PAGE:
Preventing Cross Contact at Food and Pharmaceutical Storage Facilities

Product integrity means everything to producers of food and pharmaceutical products, so it needs to be equally important to providers of food and pharmaceutical storage facilities.  We all know that these facilities must go to great lengths to keep products at appropriate temperatures and protect against damage.  But, they must also prevent cross contact between products – not only to preserve product integrity, but to protect the 15 million Americans who have a food allergy.

What Is Cross Contact?

pharmaceutical storage facilitiesFood and pharma products are sensitive items that don’t always play nice with others.  The efficacy of pharmaceuticals and the safe consumption of foods can be severely impacted if those products are exposed to other products.  For example, 8 items – milk, peanuts, eggs, soy, tree nuts, wheat, fish, and shellfish – account for 90% of allergic reactions in the U.S. each year.  Something as seemingly benign as a pallet of bananas can thus pose serious health risks to the population if, for instance, that same pallet previously held a nut product.  The prevention of cross contact (i.e., exposure of one product to another) is therefore paramount at food and pharmaceutical storage facilities such as 3PL warehouses.

Preventing Cross Contact

There are many steps that can – and must – be taken to prevent cross contact at food and/or pharmaceutical storage facilities.  These include adherence to all related GMP and FSMA/Food Safety Plan regulations, as well as the facility’s written policies and procedures.  Cross-contact-prevention measures include:

  • Separation of materials. Products in the food and pharmaceutical warehouse must be separated – and kept separate – from each other.  This includes movement of products through unauthorized areas.  For example, at Kanban’s warehouses, certain products can only be unloaded, stored, or transported within a designated section of the warehouse by authorized personnel.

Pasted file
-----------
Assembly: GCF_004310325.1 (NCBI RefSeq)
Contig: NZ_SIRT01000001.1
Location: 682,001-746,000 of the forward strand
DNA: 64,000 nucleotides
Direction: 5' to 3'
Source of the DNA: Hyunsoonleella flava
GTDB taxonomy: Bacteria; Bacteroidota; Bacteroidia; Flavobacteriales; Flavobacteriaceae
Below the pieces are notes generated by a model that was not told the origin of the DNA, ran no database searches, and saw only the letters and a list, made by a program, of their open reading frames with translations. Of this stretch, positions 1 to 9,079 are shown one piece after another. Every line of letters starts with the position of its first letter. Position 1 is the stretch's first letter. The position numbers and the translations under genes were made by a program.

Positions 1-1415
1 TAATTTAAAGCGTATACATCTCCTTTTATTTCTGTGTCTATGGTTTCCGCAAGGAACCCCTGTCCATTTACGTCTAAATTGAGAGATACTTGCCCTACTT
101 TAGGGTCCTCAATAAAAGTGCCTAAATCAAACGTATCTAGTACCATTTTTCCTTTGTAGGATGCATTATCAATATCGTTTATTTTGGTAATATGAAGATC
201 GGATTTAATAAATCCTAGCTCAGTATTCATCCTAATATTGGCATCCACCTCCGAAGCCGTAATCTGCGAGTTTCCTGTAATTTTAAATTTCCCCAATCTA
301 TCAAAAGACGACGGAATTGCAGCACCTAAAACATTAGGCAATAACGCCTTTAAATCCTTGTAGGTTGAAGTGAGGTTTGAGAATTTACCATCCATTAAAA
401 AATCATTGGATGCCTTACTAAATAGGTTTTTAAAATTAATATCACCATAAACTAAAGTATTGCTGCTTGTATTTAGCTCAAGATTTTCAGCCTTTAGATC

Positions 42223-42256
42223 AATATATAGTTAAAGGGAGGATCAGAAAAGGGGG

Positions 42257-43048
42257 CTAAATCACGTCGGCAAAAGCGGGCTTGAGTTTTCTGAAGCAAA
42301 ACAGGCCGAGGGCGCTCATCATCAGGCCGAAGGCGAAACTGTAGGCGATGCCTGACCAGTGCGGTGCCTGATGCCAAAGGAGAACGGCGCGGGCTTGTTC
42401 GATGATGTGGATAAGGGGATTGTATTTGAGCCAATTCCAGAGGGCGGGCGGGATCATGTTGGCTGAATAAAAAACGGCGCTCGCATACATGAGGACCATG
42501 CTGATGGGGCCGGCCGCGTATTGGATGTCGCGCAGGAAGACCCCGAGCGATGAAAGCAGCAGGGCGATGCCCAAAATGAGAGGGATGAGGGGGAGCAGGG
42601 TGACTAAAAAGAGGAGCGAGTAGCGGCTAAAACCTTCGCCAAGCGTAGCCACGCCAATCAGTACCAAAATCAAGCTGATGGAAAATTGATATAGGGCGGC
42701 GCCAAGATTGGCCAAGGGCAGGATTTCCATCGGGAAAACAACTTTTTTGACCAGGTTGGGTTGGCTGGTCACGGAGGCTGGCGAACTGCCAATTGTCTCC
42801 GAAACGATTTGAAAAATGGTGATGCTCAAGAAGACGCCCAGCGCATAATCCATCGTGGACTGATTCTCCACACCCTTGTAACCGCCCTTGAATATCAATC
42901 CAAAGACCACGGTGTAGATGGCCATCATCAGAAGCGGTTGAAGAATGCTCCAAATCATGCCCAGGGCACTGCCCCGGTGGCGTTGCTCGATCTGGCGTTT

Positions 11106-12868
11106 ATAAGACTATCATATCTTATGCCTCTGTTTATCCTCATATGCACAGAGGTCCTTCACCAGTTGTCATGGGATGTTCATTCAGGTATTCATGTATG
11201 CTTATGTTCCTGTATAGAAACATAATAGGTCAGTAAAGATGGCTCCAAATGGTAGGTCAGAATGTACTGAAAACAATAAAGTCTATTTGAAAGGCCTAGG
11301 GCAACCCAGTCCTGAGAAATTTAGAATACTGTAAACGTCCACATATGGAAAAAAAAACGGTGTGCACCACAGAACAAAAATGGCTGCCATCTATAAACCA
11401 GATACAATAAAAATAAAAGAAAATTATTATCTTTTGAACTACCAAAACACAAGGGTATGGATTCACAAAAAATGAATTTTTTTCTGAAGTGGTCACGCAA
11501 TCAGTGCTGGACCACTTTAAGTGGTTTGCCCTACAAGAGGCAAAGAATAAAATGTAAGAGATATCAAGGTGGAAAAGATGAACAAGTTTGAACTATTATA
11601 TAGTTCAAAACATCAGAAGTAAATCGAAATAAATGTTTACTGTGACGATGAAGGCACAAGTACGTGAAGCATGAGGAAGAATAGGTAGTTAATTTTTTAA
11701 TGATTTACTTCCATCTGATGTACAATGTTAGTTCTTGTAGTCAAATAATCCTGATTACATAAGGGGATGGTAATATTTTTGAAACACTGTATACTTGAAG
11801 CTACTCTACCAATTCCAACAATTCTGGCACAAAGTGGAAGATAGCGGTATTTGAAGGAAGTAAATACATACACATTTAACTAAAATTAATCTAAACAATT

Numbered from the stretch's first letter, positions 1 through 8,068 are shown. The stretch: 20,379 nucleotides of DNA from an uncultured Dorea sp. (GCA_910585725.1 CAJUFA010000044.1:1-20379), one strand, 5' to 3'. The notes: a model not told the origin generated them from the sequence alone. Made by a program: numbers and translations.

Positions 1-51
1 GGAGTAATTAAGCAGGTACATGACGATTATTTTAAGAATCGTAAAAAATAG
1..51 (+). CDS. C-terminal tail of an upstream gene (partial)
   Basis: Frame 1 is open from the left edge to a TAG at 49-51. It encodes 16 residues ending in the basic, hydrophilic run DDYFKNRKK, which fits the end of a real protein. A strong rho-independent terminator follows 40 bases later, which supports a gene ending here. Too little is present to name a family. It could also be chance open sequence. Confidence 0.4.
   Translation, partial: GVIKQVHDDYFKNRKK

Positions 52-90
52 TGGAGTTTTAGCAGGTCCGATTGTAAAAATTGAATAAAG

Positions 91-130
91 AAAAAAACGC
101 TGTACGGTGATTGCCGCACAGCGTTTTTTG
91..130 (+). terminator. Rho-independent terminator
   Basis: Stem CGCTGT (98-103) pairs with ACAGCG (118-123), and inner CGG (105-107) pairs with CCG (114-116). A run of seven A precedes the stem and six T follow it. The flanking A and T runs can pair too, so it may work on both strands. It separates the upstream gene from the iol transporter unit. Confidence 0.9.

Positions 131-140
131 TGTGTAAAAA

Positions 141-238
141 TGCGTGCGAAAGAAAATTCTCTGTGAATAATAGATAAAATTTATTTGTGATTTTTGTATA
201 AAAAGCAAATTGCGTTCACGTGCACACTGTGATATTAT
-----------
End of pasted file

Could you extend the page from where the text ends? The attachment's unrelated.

• Education of Associates. Warehouse staff must be adequately trained to recognize the potential allergens at the facility, the opportunities for cross contact, and the policies and procedures in effect at the facility.
  • Designation of facility sections. Areas of the warehouse containing sensitive items must be clearly identified; unapproved equipment and unauthorized personnel must be prevented from entering each given section.
  • Sanitation efforts. Associates must wash hands with soap and water after handling any food or pharma product.   Appropriate clothing must be worn and changed or cleaned as needed.  Equipment and storage areas must be maintained and cleaned in accordance with facility and/or regulatory requirements.
  • Designation of supplies. Supplies such as stretchwrap and pallets can be designated for a specific product type and their use will be solely limited to that product type.
  • Quarantine of rejected items. Rejected pharmaceutical items must be appropriately identified and quarantined in order to prevent their use.  Similarly, incomplete or incorrect packaging for any item – food or pharma – should result in removal of that product from the product pool until it can be repackaged or discarded.

Kanban Food and Pharmaceutical Storage Facilities

At Kanban, we operate in strict compliance with GMP regulations, Food Safety Plans and regulations from a variety of other agencies.  We meet all requirements of ISO:9001:2015 quality standards.  We also have a superior rating from AIB International.

If you’re considering food and/or pharmaceutical storage facilities for warehousing of your products, learn how Kanban has the facilities, the staff, and the commitment to quality to ensure the integrity and safety of all your products.




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